SYDNEY — The much-discussed erosion of cinema audiences has not been in evidence Down Under the past few weeks, with Australia’s two leading film festivals, Brisbane and Melbourne, registering increased traffic.
Meanwhile, the well-attended Australian Intl. Movie Convention, Oz’s version of ShoWest, was a hub of optimistic exhibs and distributors eyeballing such pics as “A Good Year” and “BoyTown” plus a sneak midnight screening of “Borat.”
The Melbourne event unspooled 400 films over 19 days before shuttering Aug. 13 with the Oz preem of Paul Goldman’s “Suburban Mayhem.”
Director James Hewison’s sixth and final fest earned A$1.25 million ($1 million), up 5%, after opening July 26 with Murali K. Thalluri’s teen suicide drama “2:37.” Pic has come in for some criticism since the 22-year-old helmer said it was a true story based on a friend, but refused to identify the person. Pic opened through Roadshow to limp B.O. last weekend.
Audience poll voted Jason Reitman’s “Thank You for Smoking” the most popular feature, while Al Gore’s “An Inconvenient Truth” took doc kudos.
Despite Melbourne’s highest ticket sales ever, the rising cost of mounting the festival puts it in a tight break-even financial situation and has spurred discussions with the Victoria state government to improve its longer-term financial sustainability. Government funding comprises 6.5% of the fest’s operating budget.
The Brisbane fest, which saw 20% growth in ticket sales, opened Aug. 2 with the Oz preem of Robert Altman’s “A Prairie Home Companion” and shuttered Aug. 13 with Ken Loach’s “The Wind That Shakes the Barley.”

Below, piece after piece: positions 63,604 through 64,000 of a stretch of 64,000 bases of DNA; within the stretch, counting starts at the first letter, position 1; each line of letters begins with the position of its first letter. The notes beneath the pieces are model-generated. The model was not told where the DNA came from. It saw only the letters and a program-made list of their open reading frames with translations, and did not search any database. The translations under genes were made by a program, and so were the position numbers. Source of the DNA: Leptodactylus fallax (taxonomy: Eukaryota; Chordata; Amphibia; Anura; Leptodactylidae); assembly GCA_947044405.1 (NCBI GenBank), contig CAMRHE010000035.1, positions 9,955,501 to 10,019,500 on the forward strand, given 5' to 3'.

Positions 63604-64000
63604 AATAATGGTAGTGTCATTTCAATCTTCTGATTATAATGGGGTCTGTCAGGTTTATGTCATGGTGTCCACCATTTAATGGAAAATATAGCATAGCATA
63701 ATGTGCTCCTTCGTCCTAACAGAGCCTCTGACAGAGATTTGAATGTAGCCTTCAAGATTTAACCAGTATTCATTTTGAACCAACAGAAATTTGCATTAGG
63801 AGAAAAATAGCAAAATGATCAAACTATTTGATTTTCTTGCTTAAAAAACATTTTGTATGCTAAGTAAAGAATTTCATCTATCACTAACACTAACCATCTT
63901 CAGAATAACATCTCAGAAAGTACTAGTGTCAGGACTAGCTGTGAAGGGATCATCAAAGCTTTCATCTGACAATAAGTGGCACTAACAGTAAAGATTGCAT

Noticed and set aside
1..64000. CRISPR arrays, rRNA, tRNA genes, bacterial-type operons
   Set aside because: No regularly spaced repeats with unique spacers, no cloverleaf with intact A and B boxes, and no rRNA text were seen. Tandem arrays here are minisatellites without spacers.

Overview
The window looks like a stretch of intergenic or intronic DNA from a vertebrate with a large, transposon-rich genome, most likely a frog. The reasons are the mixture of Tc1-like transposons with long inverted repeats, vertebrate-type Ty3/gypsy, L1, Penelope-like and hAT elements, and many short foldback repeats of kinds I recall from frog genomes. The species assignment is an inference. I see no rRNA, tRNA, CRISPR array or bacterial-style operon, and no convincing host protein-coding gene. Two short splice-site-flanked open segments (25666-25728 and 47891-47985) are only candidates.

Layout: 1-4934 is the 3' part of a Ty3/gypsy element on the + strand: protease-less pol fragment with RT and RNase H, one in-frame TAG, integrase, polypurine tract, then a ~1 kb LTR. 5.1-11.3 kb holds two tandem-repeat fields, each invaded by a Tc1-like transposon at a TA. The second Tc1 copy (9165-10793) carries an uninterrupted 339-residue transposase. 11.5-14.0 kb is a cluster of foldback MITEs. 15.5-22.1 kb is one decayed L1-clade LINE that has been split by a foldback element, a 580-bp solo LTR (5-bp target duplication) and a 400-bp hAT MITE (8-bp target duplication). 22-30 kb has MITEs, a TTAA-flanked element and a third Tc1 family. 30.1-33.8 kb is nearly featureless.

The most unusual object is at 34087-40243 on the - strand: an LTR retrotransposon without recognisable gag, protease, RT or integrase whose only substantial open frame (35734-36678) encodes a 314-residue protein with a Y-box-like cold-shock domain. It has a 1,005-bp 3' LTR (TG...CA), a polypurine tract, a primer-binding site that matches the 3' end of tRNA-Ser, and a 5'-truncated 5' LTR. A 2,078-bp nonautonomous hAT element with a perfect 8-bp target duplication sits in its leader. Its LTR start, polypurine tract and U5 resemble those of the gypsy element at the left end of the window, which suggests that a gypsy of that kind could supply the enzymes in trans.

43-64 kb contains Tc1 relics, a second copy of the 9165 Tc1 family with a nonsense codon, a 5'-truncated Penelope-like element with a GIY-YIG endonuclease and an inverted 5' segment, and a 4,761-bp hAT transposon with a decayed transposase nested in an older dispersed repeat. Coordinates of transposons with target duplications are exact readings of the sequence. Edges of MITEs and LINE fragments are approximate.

Jack Thompson enjoyed the spotlight after receiving the lifetime achievement Chauvel Award, while the Netpac Award for the promotion of Asian cinema went to Kim Dae-seung’s “Blood Rain.”
Among Oz fests, Brisbane has a rep for presenting the best annual showcase of Asian cinema.
Byambasuren Davaa’s “The Cave of the Yellow Dog” collected Fipresci kudos and was voted second-fave by the audience poll.
Kiwi comedy “No. 2” took top aud kudos and Toni Collette thriller “Like Minds” was third.
William McInnes was voted Australian star of the year by delegates at the Australian Movie Convention’s Australia on Show event Aug. 14, while the Box Office Achievement Award for the highest-grossing film went to “Harry Potter and the Goblet of Fire” with $27 million.
Backpacker thriller “Wolf Creek” was Oz B.O. achiever of the year for Roadshow, which made $4.6 million despite an adults-only rating. Sony’s Hong Kong martial arts film “Kung Fu Hustle” was most successful foreign-language release with earnings of $1 million.
During the event, BVI topper Alan Finney presented popular distrib/exhib Natalie Miller with Lifetime Achievement kudos.